I must confess I've not used local functions yet, so my understanding is far from complete here, but the link you provided suggests they would often be used in a similar way to a lambda expression (although that here are a number of use cases where they may be more appropriate than lambdas, or where you can not use a lambda see Local functions compared to lambda expressions for specifics). Here then, I think it could down to the granularity of the 'other' tasks; if they are fairly trivial then perhaps a local function would be OK? On the other hand I have seen examples of behemoth lambda expressions (probably where a developer has recently discovered LINQ) which have made the code far less understandable and maintainable than if it had been simply called from another method.

The Local Functions page states that:

'Local functions make the intent of your code clear. Anyone reading you code can see that the method is not callable except by the containing method. For team projects, they also make it impossible for another developer to mistakenly call the method directly from elsewhere in the class or stuct.'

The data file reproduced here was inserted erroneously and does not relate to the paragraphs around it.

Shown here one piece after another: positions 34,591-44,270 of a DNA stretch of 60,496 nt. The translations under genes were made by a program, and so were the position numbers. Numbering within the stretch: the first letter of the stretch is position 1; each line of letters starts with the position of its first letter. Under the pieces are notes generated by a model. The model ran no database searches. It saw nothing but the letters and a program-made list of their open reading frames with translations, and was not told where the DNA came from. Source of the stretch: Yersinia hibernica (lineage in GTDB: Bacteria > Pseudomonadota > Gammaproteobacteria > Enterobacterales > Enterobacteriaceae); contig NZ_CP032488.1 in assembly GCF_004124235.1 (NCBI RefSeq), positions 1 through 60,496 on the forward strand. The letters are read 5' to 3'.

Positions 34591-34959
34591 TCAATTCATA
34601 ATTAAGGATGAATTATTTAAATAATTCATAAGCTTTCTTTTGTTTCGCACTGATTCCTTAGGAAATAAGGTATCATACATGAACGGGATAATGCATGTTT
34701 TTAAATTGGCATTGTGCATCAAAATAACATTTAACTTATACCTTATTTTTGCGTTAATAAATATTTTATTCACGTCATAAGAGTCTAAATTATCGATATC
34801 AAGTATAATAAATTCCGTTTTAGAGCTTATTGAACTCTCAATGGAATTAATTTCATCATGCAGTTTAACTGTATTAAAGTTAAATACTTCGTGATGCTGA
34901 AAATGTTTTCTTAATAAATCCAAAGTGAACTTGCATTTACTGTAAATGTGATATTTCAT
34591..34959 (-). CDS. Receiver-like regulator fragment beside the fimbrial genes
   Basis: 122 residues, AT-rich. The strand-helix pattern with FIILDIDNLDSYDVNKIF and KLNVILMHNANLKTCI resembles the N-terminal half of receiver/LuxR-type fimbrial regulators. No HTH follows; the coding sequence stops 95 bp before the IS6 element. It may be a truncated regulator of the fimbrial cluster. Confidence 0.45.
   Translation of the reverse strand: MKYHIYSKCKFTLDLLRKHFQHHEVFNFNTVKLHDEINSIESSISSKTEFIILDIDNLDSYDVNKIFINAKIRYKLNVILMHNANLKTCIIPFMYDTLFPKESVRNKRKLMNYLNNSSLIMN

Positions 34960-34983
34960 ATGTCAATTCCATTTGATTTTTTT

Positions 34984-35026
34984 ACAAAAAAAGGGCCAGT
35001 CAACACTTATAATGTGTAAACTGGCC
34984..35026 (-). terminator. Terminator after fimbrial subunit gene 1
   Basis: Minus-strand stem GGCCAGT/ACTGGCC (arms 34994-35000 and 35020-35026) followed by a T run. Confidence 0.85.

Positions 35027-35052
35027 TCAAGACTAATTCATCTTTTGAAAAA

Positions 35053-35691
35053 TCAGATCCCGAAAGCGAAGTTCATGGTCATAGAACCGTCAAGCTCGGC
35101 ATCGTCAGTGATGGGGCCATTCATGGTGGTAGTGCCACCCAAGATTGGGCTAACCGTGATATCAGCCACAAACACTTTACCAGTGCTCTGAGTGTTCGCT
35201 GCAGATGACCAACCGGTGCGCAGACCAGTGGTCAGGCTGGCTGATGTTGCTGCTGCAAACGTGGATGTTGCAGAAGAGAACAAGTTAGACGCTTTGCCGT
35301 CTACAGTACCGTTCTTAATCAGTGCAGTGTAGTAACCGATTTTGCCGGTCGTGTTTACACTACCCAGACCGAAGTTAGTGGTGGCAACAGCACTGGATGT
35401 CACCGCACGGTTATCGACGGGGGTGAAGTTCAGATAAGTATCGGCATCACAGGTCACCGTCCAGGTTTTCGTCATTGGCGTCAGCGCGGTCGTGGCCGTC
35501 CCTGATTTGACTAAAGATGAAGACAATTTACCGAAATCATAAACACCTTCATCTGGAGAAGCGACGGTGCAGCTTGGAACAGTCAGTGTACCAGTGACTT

I'm not sure I'm really with MS on this one as a reason for use. The scope of your method (along with its name and comments) should make it clear what your intent was at that time. With a Local Function I could see that, other devs may see it as more sacrosanct, but potentially to the point where if a change comes in the future which requires that functionality to be reused they write their own procedure and leave the Local Function in place; thereby creating a code duplication issue. The latter sentence from the above quote could be relevant if you do not trust team members to understand a private method before calling it, and so call it inappropriately (so your decision could be affected by that, although education would be a better option here).

In summary, in general, I'd favour separating out into methods but MS wrote Local Functions for a reason, so I certainly wouldn't say don't use them,

protected by gnat Apr 3 '18 at 21:34